Royal International Air Tattoo

The organisers of the Royal International Air Tattoo are pulling out all the stops to make the two-day event a success. Despite being in its 39th year, there’s always room for improvement…

Organising an event that entertains, informs and excites over 160,000 visitors and 6,000 corporate guests is not a simple task. Add to that the co-ordination of 270 aircraft, 2,500 international air and ground crew from 22 countries and 3,000 volunteers – and you have an idea why it takes a team of 43 working all year round to organise The Royal International Air Tattoo (RIAT).

But how does an event in its 39th year stay connected with its audience and remain fresh? According to RIAT sponsorship manager Francesca Heap, it’s all about building relationships, listening to your audiences and evolving accordingly: “Our corporate hospitality sales are higher than the past two years – and I believe it’s testament to the close, year-round relationship we have with our clients. Also, they have one point of contact, which again makes for a better relationship.”

CEO Tim Price agrees: “We pride ourselves on the warm and the friendly atmosphere of the show. I’m always humbled when I meet a senior officer from an international regiment and they tell me how their experience of the show as a young crew member guaranteed their decision to return when in a position of authority. The warmth transcends into our networking ethos so we ensure that all our guests have the opportunity to mingle, forge relationships and above all – do business.”

This year’s event has seen the team develop some new and exciting areas and initiatives. The TRI@RIAT arena is designed to appeal to the young – and the young at heart, and was launched as a way of bringing together all of the exciting non aircraft focused activities.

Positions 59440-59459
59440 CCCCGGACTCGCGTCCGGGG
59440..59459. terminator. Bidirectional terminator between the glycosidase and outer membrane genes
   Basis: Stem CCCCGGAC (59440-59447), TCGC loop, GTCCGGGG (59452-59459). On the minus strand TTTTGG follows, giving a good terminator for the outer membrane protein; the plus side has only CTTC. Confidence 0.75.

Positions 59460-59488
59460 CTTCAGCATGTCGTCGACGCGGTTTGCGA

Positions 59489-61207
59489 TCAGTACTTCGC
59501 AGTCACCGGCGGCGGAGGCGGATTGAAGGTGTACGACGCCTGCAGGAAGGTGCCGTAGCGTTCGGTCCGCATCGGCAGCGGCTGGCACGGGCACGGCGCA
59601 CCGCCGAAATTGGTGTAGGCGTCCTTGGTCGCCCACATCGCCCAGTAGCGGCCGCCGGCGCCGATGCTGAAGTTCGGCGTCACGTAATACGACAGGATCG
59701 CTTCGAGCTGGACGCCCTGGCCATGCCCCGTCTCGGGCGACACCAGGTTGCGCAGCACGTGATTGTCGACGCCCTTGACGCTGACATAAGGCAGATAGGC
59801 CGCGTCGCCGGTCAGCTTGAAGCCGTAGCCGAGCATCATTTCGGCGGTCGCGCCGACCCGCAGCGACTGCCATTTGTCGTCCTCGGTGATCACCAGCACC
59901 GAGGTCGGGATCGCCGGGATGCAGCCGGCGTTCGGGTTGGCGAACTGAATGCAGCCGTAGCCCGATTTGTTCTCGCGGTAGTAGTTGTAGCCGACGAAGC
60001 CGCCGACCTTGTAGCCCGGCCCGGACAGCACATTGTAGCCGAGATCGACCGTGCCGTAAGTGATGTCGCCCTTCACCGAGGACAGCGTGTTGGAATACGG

Activities at the TRI@RIAT arena range from battling robots, to an off-road driving experience, model making to flight simulators, a freestyle Motor X stunt team and RIATs very own World Cup football tournament – played by teams of aircrew from around the world. The arena is adjacent to the concert stage, which is host to a variety of music throughout the day and a sundown concert staged in the early evening to help stagger visitor departures, thus easing the traffic on local roads.

Heap adds: “Bringing together these activities enabled visitors to better plan their day and navigate the site. The organising team benefit too because the activities are now on one timetable”

A team from the Royal Air Force has been working alongside organisers to stage the RAF’s flagship commemoration of the 70th anniversary of the Battle of Britain this summer. The activities will include a flypast of modern aircraft representing many of the nations that took part in the historic conflict that will form the centrepiece of tributes in the air, whilst on the ground a Battle of Britain airfield will be recreated.

Heap comments: “The Battle of Britain Village, sponsored by Shepherd Neame, has been created to give visitors a fully immersive experience – they can step back in time to enjoy the sights and sounds of 1940s England, complete with a static display of historic aircraft, military vehicles, the authentic Spitfire Public House and period entertainment.”

Another new and significant addition has been a £30,000 overhaul of visitor signage. Visitor feedback indicated that more signage was needed – the site is over two miles long and being an airfield, it is very flat and without landmarks.

“We have split the site into different coloured zones and worked in partnership with SLS Group to develop a series of artificial ‘land marks’. These nine-metre high flags are colour and number coded so that visitors can easily identify zones, using the numbers and their site maps. The colours have been used throughout the visitor experience – from the car parks to the entry points and the showground itself – to simplify and streamline their day.”